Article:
Twist and Shout
7 May 2014
Measuring the magnetic fields of our galaxy poses an interesting challenge. The galactic magnetic field doesn’t emit or absorb light, and of course we can’t directly measure it at various places like we can for Earth’s magnetic field. The galactic magnetic field does, however, interact strongly with things such as ionized gas and electrically charged dust, so we can indirectly measure the field by the way it affects these things.One way that the field has been measured is by looking at the radio bursts of pulsars. When pulsars emit a burst of radio waves, they are polarized. That is, the oscillation of the radio waves has a particular orientation, similar to the way you can shake a jump rope up and down, or side to side. When a radio wave passes through a region of ionized gas, it causes the gas to vibrate slightly. But if there is a magnetic field in the region of the gas, the gas can move easily along the magnetic field, but not in other directions. As a result, the polarization of the radio waves rotates, and by measuring this rotation we can determine the strength of the magnetic field between us and the pulsar. The advantage of this method is that it is relatively easy to do, but the big disadvantage is that we can only measure the magnetic field along the direction of a pulsar.
Another way is to look at the light emitted by ionized gas as it moves through the magnetic fields. The charged particles of the plasma spiral along the magnetic field causing them emit radio waves through what is known as synchrotron radiation. These are typically in the form of radio waves, and are also polarized. With this method we can determine the magnetic field wherever there is ionized gas (which is pretty much everywhere), but it is a much fainter signal than that of pulsars. This emission of polarized radio waves by ionized gas also poses a challenge for detecting evidence of inflation in the early universe. You might recall an earlier post talking about how such radio loops due to galactic magnetic fields look very similar to the B-mode polarization observed by BICEP2. Discerning the difference between polarization due to cosmic inflation, and polarization due to magnetic fields is very difficult.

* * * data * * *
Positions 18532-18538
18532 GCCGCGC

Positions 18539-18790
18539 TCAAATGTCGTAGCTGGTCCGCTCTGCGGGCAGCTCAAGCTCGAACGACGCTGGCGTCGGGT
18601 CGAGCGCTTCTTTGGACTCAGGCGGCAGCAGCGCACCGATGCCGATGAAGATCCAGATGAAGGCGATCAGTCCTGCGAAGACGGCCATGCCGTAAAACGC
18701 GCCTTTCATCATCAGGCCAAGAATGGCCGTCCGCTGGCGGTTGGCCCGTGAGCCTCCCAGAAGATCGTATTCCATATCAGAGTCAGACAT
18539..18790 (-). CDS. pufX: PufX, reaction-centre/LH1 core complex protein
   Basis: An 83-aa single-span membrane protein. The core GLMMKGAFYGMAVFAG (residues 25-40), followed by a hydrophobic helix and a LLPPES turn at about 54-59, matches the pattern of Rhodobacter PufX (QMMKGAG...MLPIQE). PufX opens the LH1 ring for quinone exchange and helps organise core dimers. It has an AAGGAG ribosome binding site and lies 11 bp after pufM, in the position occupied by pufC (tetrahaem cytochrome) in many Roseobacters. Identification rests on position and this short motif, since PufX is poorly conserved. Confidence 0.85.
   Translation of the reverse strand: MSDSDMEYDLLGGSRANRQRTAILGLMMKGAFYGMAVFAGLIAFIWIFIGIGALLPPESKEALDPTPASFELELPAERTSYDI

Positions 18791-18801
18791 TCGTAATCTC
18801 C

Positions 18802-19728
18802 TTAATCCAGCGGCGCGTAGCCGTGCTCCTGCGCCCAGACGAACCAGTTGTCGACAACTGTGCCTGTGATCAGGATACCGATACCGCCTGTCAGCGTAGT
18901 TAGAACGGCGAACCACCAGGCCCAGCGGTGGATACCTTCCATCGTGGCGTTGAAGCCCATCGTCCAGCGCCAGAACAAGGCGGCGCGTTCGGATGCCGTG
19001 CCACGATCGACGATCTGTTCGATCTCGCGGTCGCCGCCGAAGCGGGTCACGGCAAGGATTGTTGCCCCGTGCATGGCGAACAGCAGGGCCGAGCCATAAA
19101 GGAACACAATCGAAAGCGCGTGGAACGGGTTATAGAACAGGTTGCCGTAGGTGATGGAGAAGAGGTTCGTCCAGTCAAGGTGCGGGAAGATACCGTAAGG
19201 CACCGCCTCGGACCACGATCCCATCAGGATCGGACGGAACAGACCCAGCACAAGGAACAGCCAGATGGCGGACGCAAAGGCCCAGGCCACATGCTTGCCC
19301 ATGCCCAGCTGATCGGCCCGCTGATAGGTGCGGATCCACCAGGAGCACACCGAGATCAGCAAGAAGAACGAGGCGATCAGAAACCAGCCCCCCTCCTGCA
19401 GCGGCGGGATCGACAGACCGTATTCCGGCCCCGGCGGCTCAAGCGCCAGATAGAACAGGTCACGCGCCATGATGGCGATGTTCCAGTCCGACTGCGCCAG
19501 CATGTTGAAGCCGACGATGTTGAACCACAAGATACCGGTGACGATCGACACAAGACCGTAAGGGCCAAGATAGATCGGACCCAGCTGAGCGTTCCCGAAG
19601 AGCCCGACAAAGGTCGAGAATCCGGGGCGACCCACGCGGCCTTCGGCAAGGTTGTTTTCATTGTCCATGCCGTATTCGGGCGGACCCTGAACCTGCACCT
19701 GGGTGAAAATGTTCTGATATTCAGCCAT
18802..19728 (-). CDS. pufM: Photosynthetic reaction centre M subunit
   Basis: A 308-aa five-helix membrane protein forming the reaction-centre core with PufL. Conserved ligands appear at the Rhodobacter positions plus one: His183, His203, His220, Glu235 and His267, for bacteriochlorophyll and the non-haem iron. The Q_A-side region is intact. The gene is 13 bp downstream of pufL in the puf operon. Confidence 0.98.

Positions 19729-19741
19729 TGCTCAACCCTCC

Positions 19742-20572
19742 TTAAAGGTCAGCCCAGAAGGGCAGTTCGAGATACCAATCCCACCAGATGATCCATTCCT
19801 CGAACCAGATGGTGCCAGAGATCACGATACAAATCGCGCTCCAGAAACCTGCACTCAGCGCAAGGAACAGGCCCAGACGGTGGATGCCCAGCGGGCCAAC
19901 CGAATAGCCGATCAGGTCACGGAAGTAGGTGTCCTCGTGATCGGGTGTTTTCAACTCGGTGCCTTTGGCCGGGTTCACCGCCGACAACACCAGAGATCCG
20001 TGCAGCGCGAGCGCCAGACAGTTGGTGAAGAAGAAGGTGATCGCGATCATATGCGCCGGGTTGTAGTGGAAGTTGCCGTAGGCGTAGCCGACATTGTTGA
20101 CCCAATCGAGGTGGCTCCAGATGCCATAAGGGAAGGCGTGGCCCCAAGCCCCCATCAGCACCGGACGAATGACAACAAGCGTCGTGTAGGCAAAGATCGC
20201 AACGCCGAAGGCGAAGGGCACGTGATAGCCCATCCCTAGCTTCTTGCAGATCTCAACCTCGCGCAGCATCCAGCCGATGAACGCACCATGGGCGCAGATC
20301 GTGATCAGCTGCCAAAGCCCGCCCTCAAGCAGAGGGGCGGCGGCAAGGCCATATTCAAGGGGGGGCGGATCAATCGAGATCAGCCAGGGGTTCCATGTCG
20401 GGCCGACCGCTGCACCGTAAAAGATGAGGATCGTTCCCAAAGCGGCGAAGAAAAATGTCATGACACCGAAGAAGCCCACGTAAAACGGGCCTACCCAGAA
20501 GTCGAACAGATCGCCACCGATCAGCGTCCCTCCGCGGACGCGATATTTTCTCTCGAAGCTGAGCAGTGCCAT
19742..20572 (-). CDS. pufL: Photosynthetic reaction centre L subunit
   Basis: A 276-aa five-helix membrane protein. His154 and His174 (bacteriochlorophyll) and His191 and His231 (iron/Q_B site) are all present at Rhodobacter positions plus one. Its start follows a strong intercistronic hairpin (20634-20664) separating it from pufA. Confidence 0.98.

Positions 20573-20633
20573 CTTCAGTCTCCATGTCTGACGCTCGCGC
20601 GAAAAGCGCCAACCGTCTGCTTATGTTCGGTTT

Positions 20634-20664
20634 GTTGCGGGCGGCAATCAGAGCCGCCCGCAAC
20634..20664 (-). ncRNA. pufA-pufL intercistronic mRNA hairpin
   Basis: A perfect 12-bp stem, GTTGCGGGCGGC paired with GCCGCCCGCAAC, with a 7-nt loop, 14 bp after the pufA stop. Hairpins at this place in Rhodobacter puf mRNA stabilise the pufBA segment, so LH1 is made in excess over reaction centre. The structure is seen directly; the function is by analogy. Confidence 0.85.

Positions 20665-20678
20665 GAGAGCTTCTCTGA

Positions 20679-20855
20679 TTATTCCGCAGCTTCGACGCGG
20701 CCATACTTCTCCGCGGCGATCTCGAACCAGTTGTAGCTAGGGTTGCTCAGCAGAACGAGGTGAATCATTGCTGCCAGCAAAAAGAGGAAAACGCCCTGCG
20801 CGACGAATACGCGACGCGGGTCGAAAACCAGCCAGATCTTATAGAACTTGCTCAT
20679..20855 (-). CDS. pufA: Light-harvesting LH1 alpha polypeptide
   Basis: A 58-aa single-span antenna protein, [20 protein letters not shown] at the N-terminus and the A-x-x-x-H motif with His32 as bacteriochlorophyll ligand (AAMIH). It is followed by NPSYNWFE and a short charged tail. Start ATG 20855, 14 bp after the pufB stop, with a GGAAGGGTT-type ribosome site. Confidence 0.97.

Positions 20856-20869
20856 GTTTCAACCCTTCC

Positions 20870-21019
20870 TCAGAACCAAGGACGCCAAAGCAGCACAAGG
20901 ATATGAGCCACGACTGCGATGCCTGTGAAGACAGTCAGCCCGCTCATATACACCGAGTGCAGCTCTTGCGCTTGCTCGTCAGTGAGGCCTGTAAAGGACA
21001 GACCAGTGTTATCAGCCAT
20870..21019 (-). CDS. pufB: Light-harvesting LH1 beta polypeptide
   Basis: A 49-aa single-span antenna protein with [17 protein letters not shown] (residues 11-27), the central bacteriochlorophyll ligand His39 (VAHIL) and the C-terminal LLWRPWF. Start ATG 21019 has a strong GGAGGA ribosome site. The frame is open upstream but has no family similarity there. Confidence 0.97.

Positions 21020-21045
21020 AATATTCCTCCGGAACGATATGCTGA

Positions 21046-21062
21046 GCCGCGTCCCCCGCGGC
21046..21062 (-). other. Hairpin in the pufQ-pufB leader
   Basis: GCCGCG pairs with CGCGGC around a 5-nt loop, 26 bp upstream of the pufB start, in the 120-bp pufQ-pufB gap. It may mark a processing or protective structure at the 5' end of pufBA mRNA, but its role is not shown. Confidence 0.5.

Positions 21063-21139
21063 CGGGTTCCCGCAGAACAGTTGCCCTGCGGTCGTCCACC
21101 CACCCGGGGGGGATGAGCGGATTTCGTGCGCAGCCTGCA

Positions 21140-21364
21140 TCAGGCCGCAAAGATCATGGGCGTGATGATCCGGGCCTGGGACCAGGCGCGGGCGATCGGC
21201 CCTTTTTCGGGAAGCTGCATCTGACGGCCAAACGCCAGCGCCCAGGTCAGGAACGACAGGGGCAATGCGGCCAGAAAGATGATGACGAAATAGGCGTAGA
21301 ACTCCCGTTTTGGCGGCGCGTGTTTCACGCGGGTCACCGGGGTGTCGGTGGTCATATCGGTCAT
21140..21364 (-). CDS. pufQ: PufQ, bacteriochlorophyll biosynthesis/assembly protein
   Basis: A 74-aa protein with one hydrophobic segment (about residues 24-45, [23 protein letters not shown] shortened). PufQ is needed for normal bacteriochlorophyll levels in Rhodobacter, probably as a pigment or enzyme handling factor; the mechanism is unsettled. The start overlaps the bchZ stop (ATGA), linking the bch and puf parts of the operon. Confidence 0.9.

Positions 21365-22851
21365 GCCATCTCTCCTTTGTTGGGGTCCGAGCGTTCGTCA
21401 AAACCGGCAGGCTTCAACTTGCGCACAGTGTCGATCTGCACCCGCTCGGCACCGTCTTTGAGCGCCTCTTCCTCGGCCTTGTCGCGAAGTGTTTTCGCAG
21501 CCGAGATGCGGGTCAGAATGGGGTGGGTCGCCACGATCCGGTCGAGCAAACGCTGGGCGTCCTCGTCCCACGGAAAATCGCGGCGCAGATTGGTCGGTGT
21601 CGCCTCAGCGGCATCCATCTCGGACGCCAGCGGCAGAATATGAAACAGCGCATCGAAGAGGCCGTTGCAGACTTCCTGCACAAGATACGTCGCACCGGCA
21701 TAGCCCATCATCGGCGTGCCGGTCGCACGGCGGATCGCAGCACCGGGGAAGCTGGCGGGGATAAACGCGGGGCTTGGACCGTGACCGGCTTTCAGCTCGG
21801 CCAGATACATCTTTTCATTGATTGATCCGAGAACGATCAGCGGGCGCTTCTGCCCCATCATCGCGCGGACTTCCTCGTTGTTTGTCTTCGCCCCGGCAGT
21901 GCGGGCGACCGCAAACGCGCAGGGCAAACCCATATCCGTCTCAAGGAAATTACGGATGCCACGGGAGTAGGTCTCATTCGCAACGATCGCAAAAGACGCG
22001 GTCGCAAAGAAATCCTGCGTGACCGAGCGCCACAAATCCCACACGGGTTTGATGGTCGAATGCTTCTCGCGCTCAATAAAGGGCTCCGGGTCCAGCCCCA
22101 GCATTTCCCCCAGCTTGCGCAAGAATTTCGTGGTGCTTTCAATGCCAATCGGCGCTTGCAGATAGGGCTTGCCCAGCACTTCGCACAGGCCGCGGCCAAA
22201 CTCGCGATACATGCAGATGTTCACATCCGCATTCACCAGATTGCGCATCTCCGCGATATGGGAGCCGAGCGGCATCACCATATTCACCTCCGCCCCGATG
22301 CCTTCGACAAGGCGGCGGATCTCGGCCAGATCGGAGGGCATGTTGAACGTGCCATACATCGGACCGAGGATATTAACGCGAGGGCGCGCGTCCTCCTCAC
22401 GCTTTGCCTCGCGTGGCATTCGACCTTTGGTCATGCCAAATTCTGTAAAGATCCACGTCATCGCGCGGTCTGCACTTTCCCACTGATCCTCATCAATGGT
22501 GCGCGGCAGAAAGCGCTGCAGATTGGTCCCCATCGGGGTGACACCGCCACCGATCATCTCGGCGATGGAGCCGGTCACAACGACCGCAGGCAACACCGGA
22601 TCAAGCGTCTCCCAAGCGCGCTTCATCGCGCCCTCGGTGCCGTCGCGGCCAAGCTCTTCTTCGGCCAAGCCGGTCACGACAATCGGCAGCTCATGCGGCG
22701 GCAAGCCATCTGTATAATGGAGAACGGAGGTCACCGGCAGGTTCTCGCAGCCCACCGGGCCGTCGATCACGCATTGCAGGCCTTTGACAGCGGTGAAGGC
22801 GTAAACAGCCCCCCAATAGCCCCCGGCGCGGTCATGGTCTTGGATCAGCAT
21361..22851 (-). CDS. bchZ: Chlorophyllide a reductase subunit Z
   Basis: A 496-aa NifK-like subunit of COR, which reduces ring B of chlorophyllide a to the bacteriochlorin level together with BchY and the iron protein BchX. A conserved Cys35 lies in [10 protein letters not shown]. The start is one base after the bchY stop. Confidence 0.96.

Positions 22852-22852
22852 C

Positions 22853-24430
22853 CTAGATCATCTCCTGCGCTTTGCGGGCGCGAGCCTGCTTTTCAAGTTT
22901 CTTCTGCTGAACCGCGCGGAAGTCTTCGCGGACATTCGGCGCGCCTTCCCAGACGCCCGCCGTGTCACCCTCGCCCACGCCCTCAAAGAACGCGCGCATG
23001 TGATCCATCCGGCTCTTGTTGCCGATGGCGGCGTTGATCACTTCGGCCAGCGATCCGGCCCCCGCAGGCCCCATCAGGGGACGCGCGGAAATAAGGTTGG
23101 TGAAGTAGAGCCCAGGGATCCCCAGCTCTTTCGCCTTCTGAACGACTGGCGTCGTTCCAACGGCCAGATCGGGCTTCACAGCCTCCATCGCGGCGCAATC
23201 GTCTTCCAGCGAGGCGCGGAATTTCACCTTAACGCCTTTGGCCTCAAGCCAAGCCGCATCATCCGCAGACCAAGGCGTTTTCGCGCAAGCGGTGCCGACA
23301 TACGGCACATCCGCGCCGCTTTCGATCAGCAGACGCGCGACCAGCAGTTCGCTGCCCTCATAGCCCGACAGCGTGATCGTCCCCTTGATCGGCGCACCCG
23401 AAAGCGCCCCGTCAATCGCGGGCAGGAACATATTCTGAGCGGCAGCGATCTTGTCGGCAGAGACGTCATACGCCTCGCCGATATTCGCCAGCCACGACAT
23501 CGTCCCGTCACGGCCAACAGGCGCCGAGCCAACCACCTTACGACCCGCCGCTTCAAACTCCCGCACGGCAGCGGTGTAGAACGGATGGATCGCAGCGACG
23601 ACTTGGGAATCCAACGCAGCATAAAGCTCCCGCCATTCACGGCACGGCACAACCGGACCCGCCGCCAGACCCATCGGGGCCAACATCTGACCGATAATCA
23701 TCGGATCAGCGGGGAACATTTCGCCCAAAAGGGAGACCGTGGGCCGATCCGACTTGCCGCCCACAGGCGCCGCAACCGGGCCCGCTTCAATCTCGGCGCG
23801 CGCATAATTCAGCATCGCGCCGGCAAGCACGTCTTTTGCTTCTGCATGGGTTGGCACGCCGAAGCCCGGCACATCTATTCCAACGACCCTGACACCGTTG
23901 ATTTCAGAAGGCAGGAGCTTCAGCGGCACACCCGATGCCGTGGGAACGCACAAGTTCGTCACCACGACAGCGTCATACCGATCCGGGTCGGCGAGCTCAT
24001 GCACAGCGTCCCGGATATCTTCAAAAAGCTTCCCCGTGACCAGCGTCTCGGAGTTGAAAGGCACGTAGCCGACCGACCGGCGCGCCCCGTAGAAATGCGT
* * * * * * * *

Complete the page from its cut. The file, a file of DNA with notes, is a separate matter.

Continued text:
Now new data from the Planck satellite should make that a bit easier. The Planck team has recently released a map of the galactic magnetic field obtained from emitted polarized light.
In addition to ionized gas, there is also a significant amount of dust throughout the galaxy. This dust is typically cold and doesn’t emit much light, but does emit a small amount in radio and microwaves. Since most dust particles are not spherical, most of the emitted light is polarized along the length of the grain. If the grains were simply floating randomly, then all that polarization would wash out and we would just see a faint glow from the dust without any orientation. But in the presents of a magnetic field, the grains will tend to align with the magnetic field. As a result, the light from the dust is polarized along the direction of the magnetic field. By measuring this orientation we can determine the direction of the magnetic field. The stronger the magnetic field, the more strongly the dust will align with the field, so the strength of the polarization also tells us the strength of the magnetic field.
Planck can measure the light emitted by these dust grains very precisely, and the result can be seen in the image. It is the most precise map of our galaxy’s magnetic field ever obtained. This is a significant achievement in itself, but this map will also allow astronomers to take into account the effect of radio loops on B-mode polarization. With this map we can better filter out galactic effects when looking at the cosmic microwave background. So later if Planck observes B-mode polarization similar to BICEP2, we can be sure that it really is due to inflation.